Creating an entity-relationship (ER) model is to visually represent the structure of a business database, where data equates to entities (or objects) that are linked by defined relationships expressing dependencies and requirements. By nature it is an abstract visualization, the first step in the design process towards creating a logical and functional database.
The original concept was formalized by Peter Chen, the influential computer scientist who wrote The Entity-Relationship Model – Towards a Unified View of Data. This paper provided structured notation for database models – it remains a well-used standard to this day, but other notations, such as Bachman, Barker, or Martin, have been devised to handle specific database requirements.
Entity-relationship diagrams (ERD) follow the common three-schema approach to software engineering, with three levels of abstraction being used to define an ER model.
Conceptual data model – A conceptual data model is the most abstract view of a data model. It offers a complete overview of a business area, including all significant business entities, and describing their relationships.
It omits further levels of detail, including data types and interface definitions, making it suitable as a means of presenting an initial business idea to a wide range of stakeholders.
Logical data model – Using this model a higher level of detail is established, with data entities describes as master, operational or transaction, and the relationships between them more precisely defined. This is the testing phase of a data model, where functionality can be observed independently of physical specifications.
Physical data model – At this point data modelers start to take into account the physical constraints of the database area. Important factors to consider are database performance, physical storage space, and indexing strategy. Diagram notations will fully define all tables and columns, indexes, constrain definitions, and any linking or partitioned tables.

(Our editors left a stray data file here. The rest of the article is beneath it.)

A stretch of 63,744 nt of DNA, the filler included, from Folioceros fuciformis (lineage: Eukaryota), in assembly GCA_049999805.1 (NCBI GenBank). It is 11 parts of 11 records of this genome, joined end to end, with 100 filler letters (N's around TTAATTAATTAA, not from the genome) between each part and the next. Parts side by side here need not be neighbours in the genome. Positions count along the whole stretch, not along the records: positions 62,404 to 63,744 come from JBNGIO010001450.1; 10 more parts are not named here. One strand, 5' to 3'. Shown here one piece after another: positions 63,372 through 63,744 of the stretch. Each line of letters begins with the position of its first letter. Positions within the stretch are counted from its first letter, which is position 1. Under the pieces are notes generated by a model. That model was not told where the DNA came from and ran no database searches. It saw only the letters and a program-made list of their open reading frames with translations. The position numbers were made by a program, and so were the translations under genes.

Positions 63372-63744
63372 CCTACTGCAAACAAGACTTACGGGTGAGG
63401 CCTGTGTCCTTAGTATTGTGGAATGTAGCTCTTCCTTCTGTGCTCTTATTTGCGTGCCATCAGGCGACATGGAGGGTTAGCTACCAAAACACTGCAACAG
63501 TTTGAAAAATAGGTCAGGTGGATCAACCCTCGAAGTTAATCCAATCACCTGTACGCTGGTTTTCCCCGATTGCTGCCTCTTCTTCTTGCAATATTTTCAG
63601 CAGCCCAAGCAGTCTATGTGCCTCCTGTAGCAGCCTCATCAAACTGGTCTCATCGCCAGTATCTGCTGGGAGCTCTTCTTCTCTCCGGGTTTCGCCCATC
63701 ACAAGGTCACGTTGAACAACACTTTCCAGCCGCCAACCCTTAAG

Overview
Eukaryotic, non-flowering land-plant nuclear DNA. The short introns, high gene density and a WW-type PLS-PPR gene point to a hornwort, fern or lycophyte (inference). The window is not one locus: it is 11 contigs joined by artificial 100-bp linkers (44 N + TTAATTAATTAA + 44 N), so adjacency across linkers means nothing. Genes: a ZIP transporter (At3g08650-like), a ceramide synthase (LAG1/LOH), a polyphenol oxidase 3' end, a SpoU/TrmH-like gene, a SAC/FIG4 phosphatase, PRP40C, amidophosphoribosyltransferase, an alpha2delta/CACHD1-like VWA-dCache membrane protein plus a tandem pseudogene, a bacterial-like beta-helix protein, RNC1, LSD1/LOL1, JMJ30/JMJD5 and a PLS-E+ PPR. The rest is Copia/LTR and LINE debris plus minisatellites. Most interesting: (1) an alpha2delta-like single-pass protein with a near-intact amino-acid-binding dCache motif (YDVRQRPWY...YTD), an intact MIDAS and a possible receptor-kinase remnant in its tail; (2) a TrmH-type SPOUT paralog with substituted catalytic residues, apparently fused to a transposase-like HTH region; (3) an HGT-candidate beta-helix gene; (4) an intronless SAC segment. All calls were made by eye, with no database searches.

Creating an ERD requires choosing a specific set of notations that best serve the specific database being designed. Chen’s original notation had a linguistic approach, where boxes representing entities could be thought of as nouns, and the relationships between them were in verb form, shown on a diagram as a diamond.
Eventually Chen’s style was adapted into the crow’s foot notation, where relationships were shown as single labelled lines – this quickly became the popular standard, due to improved readability on diagrams, with a more efficient use of space on the page.
Most other notation systems are adaptations, or use part of these original styles. Here is a brief list of some of the other standards that have been developed:
- Bachman notation
- Barker’s notation (ERDs for Oracle)
- EXPRESS and EXPRESS-G notation
- UML class diagrams
- Object role modelling
- (min – max) notation
ERDs are an invaluable tool for software engineers, particularly since computing capacity, and thus data storage capacity, has markedly increased in recent years. They allow every aspect of database design to be managed, tested and communicated before implementation. Because ERDs have such a broad scope of influence across database activities, it’s imperative the standardized notation can be utilized and interpreted by a wide variety of stakeholders.
To create an ERD, software engineers will mainly turn to dedicated drawing software, which will contain the full notation resources for their specific database design.
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